photoMay 21, 2013 4:02 pm
photoApr 09, 2013 11:33 am
photoApr 03, 2013 12:49 pm
My Facebook and G+ newsfeeds have been filled with pink and red lately, so it seemed important to point out to the queer and allied in my life that Human Rights Campaign actually has a track record of promoting some rights at the expense of others. Being a fairly rough-and-tumble sort of cisgender queer man, I waded in.
It’s frankly unconscionable; transgender rights are integral to queer liberation, and moreover transfolks are our sisters and brothers, have shed the same blood, sweat, and tears in horrifying numbers for the same goals. The fact that names like Virginia Prince and Sylvia Rae Rivera aren’t as prominent in our histories as Harvey Milk says, I think, all it needs to about the need for some pink and purple soul-searching. Go forth and introspect.
Visually, too, I think the HRC equality logo leaves a bit to be desired, but I made minimal changes. The colors are based on the transgender pride flag designed by Monica Helms in 1999, the most widely used of several designs and to my eye, the most pleasing.
People need to know that the most visible LGBT “equality” organization out there continues to only fight for gay and lesbian equality at the expense of everyone else.
Trans allies, please repost. (And don’t give money to HRC.)
We’re big supporters of same-sex marriage (as one issue among several other major ones facing queer people these days), but also really disappointed in the Human Rights Campaign for their multiple screw-ups when it comes to trans* issues. All of this is something to think about as, on Facebook anyway, support for same-sex marriage has become synonymous with support for the HRC. You can absolutely support same-sex marriage without supporting the HRC, and there are plenty of other organizations out there who are doing great work for the LGBTQ communities in regard to marriage equality as well as queer homelessness, job discrimination, and anti-bullying that are not throwing trans* people under the bus (GLAAD is an excellent example of one such organization!)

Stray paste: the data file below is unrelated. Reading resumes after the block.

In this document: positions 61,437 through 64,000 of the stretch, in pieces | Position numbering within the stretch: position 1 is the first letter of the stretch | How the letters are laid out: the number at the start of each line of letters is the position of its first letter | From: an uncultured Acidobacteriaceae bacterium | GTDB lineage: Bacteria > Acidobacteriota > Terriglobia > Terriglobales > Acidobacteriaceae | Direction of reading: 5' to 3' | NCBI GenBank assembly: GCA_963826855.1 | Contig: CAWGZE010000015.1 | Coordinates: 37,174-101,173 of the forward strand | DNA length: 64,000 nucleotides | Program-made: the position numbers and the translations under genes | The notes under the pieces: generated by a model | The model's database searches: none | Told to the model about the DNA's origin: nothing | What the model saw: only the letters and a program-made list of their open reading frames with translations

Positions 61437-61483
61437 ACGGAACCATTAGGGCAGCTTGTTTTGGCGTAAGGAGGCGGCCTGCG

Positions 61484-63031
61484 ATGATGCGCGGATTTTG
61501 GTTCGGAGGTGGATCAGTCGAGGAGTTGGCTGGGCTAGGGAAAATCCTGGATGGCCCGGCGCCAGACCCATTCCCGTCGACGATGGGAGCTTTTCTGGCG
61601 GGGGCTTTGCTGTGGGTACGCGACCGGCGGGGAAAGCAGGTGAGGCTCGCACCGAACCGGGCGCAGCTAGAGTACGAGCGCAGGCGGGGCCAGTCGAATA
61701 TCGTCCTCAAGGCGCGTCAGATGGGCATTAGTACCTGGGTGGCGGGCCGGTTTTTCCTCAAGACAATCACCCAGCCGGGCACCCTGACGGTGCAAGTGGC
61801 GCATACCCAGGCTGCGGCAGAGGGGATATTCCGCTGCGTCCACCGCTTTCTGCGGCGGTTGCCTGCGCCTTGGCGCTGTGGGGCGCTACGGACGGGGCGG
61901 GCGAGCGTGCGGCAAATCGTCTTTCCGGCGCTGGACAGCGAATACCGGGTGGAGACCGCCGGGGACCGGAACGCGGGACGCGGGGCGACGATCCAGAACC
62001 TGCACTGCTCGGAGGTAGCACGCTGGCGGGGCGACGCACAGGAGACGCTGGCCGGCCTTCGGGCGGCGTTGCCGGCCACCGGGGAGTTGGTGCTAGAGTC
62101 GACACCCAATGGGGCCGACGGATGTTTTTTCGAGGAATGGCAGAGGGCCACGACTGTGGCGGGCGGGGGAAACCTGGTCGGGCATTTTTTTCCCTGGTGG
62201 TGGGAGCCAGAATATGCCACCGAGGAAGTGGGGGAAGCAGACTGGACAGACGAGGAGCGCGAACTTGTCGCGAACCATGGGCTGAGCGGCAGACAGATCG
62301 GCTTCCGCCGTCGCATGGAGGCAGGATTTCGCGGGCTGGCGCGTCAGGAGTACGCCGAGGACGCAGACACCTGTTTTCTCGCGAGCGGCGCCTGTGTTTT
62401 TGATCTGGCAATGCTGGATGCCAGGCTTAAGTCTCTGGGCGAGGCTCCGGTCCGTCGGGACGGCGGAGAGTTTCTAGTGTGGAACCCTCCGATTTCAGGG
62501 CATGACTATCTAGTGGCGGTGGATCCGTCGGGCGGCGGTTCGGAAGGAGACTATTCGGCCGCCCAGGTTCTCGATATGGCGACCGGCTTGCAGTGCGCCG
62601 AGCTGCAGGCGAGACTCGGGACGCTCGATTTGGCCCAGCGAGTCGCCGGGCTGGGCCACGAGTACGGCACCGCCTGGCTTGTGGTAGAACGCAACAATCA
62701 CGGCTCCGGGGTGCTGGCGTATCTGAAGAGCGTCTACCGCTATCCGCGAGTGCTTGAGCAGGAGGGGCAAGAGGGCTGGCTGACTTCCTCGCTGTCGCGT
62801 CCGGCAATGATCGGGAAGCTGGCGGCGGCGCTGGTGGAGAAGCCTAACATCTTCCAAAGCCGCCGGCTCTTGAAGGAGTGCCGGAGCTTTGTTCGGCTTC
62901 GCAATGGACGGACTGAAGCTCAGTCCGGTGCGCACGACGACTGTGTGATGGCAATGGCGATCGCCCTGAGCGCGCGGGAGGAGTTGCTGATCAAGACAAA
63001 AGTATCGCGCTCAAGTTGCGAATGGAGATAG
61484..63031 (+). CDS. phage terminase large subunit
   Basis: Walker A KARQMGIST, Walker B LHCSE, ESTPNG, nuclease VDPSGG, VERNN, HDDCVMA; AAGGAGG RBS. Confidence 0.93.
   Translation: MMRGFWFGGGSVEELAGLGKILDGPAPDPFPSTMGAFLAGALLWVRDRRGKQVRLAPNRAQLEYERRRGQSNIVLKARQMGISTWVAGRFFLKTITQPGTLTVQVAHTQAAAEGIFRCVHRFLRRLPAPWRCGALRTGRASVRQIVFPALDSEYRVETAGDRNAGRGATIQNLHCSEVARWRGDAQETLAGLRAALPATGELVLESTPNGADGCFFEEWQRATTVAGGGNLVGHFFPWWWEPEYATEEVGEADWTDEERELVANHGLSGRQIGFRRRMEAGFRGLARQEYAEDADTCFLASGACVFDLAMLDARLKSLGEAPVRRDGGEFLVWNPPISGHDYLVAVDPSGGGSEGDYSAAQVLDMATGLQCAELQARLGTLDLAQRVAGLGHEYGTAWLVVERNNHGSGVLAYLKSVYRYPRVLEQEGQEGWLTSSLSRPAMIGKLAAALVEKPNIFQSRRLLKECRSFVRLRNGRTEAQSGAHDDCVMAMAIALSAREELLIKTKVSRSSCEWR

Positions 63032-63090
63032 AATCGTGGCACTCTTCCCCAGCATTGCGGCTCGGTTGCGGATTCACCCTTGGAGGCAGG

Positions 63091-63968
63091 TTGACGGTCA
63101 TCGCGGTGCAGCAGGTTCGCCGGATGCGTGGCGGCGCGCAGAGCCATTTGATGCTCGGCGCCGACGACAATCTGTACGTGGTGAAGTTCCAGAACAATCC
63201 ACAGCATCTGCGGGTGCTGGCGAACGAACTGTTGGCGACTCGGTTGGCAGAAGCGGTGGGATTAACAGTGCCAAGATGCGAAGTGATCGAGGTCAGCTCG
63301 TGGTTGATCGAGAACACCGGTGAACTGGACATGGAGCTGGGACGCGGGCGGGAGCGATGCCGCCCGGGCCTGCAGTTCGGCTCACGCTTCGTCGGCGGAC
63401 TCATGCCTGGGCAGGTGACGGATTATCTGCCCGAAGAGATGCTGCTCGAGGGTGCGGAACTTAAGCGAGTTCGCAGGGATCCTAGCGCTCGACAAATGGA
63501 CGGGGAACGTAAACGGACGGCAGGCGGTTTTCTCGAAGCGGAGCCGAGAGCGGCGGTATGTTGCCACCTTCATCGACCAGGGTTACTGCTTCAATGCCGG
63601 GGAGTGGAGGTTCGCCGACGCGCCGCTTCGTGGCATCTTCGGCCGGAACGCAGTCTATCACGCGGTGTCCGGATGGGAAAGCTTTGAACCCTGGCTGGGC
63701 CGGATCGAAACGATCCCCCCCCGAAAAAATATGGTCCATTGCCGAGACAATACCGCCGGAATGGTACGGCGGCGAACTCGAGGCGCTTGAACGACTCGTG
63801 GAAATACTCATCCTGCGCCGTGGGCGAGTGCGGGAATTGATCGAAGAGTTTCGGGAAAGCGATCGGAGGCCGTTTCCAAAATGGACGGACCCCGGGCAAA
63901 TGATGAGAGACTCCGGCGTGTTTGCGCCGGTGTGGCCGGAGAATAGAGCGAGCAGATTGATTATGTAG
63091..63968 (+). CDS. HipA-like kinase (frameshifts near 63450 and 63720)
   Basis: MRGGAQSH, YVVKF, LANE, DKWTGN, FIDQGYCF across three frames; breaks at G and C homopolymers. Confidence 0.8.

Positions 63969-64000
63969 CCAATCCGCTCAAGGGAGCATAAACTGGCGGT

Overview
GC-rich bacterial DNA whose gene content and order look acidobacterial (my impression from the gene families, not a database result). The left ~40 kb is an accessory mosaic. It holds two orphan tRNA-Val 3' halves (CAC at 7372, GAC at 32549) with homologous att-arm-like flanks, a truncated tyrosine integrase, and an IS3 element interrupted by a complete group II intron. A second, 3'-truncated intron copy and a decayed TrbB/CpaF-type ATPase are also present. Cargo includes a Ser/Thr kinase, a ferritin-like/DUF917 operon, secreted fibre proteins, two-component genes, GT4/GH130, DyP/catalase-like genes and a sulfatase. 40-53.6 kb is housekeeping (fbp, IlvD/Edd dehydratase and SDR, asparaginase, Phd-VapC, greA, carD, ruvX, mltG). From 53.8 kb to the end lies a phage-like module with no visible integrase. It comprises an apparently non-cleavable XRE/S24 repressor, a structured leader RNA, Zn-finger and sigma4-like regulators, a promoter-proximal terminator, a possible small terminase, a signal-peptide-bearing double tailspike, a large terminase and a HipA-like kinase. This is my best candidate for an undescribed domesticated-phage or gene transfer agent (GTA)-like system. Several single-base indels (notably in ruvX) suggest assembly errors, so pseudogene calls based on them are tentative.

photoMar 29, 2013 8:27 pm
To show support for marriage equality during the Supreme Court hearings on Prop 8 and the Defense Of Marriage Act, the Human Rights Campaign asked people to change their Facebook profile pictures to a red and white image of an equal sign. My friends totally support gay marriage, but they also hate conformity. Here are some of the best remixes of the original equal sign that have popped up on Facebook this week.
quoteFeb 18, 2013 12:40 pm
"In the future, I’d like to see all trans kids happy like I am. I want President Obama to pass laws that will give equal rights to all trans people. I will keep speaking out until my goals are achieved. I want people to understand that we are just like everyone else. I always say that just because our brains don’t match our bodies doesn’t make us freaks or bad people. In fact, I think it’s the opposite; it makes us unique and special, which is pretty cool. Get to know us, you will love us."